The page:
Morocco is one of those places I'd always wanted to visit but never thought it would become a reality...until I met Laura. She is half Moroccan, spent many years there visiting family and living there as a child, and even studied abroad there for a year. When she shared her love of her home and all the amazing things to do there, the seed was planted. When Fionn mentioned he had a week off for spring break, I pitched the idea to him.
What if we actually tried to do this??
He's a pretty fearless traveler, so it was pretty easy to get him on board. Laura and I met for numerous coffee date/Morocco info sessions and I read every book, travel blog, state department brief-anything I could get my hands on that had to do with Morocco...and soon tickets were bought and we were on our way.
Since we only had a week, we decided to base ourselves out of Marrakech, maybe take a day trip somewhere (that didn't happen in the end) and finally, take a 3 day excursion to the Sahara desert to ride camels and camp in a Berber tent. After hours of planning and researching, we were ready to go.
When we arrived in Marrakech all of our senses were assaulted. It is total madness and chaos and raw energy like I've never experienced before. Our taxi driver raced through the streets, past donkey carts, mopeds, and pedestrians before giving us over to a guy with a wheelbarrow who showed us the winding way to the riad we were staying in. In all honesty, I was totally reminded of Aladdin as we made our way through the streets of the medina, the old city. Vendors called out to us to look at their wares, a snake charmer played music for his cobra, and young men loitered around food stalls, eating their bowls of soup or kebabs, all while we dodged mopeds, donkey carts, and bikes that whizzed through the narrow streets.
We finally arrived at our riad and checked in, amazed that such an oasis of calm and tranquility could exist in such an exciting place. Riads are a traditional Moroccan house with a central courtyard. It's become very popular to fix them up into snazzy hotels. Most of the ones we saw had three stories-ground floor and first floor for bedrooms and then an open rooftop terrace. The central courtyard has always cool and shady and it was so relaxing getting to sit by the fountain and read.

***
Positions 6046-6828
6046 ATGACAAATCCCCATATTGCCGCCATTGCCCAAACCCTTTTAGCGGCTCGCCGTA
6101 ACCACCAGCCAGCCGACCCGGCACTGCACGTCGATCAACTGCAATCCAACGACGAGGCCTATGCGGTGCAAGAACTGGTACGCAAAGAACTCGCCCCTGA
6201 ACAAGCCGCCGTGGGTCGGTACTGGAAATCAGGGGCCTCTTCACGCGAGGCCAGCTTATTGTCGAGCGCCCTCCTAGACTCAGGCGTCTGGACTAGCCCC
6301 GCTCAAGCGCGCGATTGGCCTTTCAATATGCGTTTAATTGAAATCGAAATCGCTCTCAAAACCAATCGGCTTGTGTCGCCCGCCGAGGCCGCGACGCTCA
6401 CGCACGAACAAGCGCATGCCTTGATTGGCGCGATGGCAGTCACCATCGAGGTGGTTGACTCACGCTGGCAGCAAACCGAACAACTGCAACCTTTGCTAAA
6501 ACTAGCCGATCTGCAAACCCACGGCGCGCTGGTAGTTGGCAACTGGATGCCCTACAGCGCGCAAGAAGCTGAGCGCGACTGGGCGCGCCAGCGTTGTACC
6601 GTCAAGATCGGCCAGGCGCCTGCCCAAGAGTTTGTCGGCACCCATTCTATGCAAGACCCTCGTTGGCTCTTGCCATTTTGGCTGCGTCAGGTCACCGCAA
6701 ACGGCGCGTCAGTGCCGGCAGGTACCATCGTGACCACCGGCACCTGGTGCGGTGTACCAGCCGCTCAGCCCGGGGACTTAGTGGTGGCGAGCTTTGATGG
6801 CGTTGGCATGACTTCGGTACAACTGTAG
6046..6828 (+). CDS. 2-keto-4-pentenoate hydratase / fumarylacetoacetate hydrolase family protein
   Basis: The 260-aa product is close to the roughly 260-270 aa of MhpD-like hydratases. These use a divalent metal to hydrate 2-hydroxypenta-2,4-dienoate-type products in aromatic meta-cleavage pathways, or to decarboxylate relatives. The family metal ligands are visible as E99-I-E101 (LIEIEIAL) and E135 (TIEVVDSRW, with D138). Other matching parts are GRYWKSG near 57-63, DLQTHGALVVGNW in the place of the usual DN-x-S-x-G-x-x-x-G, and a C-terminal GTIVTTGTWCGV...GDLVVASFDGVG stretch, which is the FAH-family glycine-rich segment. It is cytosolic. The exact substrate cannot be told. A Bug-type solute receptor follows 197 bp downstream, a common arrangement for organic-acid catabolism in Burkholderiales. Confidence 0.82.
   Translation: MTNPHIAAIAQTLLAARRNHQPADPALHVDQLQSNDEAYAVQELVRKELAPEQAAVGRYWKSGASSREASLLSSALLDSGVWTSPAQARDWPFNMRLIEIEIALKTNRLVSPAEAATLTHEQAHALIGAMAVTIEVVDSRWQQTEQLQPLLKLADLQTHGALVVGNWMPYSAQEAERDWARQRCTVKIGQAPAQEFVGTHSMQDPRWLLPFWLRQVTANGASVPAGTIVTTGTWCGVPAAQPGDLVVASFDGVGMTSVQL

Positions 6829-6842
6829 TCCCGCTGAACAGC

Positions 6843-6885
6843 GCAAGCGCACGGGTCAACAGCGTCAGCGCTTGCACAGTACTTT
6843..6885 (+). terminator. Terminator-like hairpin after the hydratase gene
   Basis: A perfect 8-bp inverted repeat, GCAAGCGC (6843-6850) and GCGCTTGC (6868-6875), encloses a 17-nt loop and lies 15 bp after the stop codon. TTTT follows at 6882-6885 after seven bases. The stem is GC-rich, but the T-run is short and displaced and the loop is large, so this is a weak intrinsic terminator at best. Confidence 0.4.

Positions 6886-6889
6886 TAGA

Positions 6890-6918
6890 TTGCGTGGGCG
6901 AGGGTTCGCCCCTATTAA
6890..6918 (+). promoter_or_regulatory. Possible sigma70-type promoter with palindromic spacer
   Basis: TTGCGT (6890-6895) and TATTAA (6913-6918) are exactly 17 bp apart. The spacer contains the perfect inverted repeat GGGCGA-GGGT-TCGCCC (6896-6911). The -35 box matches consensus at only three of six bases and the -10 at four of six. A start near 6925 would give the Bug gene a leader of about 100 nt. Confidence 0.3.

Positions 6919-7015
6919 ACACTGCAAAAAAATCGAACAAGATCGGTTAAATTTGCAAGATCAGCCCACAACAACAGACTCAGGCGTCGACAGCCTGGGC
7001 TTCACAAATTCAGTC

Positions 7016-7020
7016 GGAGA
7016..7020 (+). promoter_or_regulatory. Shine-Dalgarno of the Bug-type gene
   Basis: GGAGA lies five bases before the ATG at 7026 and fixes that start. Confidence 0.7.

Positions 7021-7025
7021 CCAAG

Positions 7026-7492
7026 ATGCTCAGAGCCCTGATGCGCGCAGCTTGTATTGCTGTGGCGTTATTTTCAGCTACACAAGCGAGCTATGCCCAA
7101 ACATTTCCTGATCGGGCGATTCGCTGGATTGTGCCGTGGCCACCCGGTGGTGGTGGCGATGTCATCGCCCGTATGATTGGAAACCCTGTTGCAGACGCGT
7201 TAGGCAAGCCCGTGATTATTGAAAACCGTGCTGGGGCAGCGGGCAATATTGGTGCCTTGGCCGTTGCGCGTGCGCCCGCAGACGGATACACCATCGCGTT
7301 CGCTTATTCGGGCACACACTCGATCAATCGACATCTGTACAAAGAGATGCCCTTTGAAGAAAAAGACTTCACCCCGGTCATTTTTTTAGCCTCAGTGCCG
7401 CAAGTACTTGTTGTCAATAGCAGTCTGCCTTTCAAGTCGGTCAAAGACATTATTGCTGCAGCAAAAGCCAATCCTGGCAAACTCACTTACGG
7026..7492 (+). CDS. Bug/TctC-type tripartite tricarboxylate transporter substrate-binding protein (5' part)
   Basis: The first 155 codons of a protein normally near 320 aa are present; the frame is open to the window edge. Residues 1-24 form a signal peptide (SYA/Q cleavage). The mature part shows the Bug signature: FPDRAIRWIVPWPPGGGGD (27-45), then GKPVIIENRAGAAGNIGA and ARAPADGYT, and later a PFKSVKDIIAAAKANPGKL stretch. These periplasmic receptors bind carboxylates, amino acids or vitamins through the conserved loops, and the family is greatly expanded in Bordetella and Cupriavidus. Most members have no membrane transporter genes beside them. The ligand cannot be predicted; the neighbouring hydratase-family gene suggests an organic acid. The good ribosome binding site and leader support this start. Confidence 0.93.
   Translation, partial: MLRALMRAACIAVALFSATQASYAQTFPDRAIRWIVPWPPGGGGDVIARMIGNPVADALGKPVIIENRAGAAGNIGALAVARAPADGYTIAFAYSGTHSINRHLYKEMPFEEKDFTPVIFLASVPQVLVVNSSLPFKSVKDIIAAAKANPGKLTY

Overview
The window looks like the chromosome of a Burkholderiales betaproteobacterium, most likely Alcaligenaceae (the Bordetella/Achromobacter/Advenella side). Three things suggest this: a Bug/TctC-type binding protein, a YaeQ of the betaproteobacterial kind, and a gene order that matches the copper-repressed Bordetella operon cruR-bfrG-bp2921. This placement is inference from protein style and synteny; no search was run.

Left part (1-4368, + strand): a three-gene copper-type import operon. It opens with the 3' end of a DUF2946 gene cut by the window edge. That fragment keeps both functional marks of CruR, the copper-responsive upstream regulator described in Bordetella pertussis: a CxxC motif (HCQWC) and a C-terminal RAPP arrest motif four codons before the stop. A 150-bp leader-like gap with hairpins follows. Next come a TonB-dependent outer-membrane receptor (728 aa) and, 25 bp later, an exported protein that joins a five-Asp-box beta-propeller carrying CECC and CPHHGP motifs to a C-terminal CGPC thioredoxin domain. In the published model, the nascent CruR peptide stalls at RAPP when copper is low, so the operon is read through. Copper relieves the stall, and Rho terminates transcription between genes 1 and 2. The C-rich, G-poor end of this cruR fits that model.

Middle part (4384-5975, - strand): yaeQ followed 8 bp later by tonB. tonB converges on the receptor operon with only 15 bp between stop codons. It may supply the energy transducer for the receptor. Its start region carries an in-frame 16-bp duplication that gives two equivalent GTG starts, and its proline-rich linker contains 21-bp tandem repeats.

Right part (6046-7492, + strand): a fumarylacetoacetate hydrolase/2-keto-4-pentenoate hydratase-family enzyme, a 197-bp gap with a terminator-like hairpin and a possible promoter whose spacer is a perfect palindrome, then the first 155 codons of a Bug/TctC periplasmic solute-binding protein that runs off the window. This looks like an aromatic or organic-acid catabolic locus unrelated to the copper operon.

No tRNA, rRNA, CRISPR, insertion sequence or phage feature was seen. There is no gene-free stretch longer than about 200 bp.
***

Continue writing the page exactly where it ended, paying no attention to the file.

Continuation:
Our room was upstairs and was so beautiful. I don't usually talk about our hotel rooms on our trips, but the Moroccan ones were too cool not to mention! Stained glass windows, blue themed everything, quiet and calm!
We started our first day in Marrakech with a visit to the Koutoubia Mosque with its famous minaret. It was very pretty, but since non Muslims are forbidden from entering, we only got to see the outside.
From there we made our way to the Saadian Tombs, the resting place of 16th century Sultan Ahmed el Mansour and his family. When the next ruler came to power, he had the tombs sealed up and they remained hidden until 1917.
By now we were hungry, but also hopelessly lost. The old city is like a labyrinth and it doesn't help that there either no street signs or they are only written in Arabic. So we decided to enjoy the opportunity to people watch and start looking for lunch (and mint tea!).
After our lunch of tasty tagine (the first of many), we headed to Djemma el Fna, the main square of Marrakech. There is a ton happening there-snake charmers, henna ladies, shoe shiners, orange juice sellers, caleche drivers offering you a ride, nut and dried fruit salesmen, drummers, dancers, tourists, locals, everything! At night they clear out and make way for the food stalls that set up there. More on that later.
Fionn braving the fray
Djemma el Fna was pretty cool but since we'd been in the sun all day we were a little ready for a break. Also, we looked down in time to notice we were nearly walking into the shade of an umbrella where, I kid you not, a dozen cobras and other snakes were curled up getting cool. The snake charmers laughed at us when we jumped away, but I think we had good reason!
a small corner of the square
a boy with a toy snake and the snake charmer behind him holding the REAL one
We took a glass of fresh squeezed OJ to go and headed back to our riad. We ate dinner there that night which was an awesome idea because it was amazing. An older lady and two teenage girls prepared everything and we were practically licking the plates clean by the end. We're still talking about that meal :)
We befriended the teenage boy working the front desk, and he tried to teach us how to pour mint tea the proper Moroccan way. I'll admit, I was a little scared of getting splattered..
That's it for part one! Stayed tuned for more from Morocco!